“Wounded those bodies brought to task
                          Should their memory worn plots of the Old City...”

                        “Wounded those ones who feel the wound
                          But not the body wounded,
                          Without the grey sky of dawn
                          To recall in a tiny cell of detachment
                          The steadfast calm of their agony.”

                        The last two lines are quite striking:”to recall in a tiny cell of detachment/The steadfast
                        calm of their agony.” This also suggests the poet's or seer's position – detachment
                        recalling, and the stoicism he keeps in agony, while surveying all pain and pleasure.

                        On a more lyrical note, the poem “Wave” which also seems more modern somehow in
                        its diction because it plays with the meaning of the word “wave,” and its possible
                        variants.  A wave could mean hello or goodbye, wave as that gesture of moving one's
                        forearm and hand back and forth.  The other wave could be like a wavelength or a
                        wave of water in the sea,  i.e. large ripple, etc. 

                        In a turn towards humor he writes:

                        “Don't wave at me with your mouth full
                          I don't know whether you're waving or eating. P 17

                        And ends more solemnly with:

                        “Not you but your wave I felt secure with
                        Your wave wasn't eating
                        You were
                        Your wave wouldn't let your brother hunger.”  p. 7

                        Thus separately the goodwill of the gesture or wave,  from the body its attached to,
                        ingesting mere food, but food necessary to prevent hunger, another state of deprivation.

                        It is so also, in the “light verse” of [I'm Not Touched an Inch by Your Salamander”]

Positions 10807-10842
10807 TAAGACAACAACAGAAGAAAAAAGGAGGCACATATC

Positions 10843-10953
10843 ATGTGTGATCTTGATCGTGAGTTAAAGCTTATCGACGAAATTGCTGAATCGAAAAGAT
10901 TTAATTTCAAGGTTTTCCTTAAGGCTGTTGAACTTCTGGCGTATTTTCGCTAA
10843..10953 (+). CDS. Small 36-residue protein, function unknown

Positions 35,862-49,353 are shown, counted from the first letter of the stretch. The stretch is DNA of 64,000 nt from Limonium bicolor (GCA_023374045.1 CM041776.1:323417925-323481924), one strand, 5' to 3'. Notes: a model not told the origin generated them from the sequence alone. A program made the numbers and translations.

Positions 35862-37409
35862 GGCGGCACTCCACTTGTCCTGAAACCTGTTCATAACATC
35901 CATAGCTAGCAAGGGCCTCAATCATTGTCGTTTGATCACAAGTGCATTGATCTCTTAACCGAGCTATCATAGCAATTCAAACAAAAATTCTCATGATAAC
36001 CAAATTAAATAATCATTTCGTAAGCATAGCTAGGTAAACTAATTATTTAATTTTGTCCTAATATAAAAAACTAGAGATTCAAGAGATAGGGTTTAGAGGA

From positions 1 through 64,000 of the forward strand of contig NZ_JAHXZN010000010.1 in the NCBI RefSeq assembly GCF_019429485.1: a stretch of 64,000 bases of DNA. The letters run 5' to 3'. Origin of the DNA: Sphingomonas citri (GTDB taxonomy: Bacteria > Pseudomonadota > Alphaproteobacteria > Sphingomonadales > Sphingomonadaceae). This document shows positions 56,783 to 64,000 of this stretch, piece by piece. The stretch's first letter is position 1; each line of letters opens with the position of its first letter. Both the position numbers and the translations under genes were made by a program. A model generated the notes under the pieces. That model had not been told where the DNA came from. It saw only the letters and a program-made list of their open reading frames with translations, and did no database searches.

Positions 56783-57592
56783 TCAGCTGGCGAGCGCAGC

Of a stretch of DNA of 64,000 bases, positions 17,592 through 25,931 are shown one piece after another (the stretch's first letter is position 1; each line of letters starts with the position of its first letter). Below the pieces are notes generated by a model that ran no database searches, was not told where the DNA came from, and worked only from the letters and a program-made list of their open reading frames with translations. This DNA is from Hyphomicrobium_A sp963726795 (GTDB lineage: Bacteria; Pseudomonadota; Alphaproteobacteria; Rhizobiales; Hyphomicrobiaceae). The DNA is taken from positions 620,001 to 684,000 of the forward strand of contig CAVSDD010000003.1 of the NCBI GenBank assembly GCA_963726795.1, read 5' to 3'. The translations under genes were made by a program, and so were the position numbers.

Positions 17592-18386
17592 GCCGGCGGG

which ends:
                        You assume I'm syncopated like the wind.”

                        Poems such as th3ese are grace notes in a collection of mostly short,. 6-10 line works
                        and a few longer ones.  His poem, “Echo” clearly speaks of reverberation of the                                                Crucifixion in a quite original way.  As if speaking directly of Christ in effigy:

                        “Without an echo of your former truth alive
                         Alive out of memoryless waking you come
                         to hold the rack of Calvary.”  p. 12

                        Interesting that he doesn't use the more direct and psychological sounding word,                                                “amnesia” but inste4ad, “alive out of memoryless, waking you come....”  to your
                        fate of death.  Christ is awake but has no memories of his life on earth as he takes
                        the rack of Calvary.

                        For those accustomed to more colorful scenery and objects and sensual modes and                               emotions from the “real world”or a real rather than metaphysical riddle in their poetry,                            this collection  may not suffice. But for any with a yearning to explore theological                              equations or dissonance within the framework of religious faith, I recommend this short                           volume of select poems by the late Richard Darabaner. He paints in greys and blacks and                whites with the occasional splash of sand or wave, beige or green.....

                        Reviewed by Lo Galluccio
                        for Ibbetson St. Press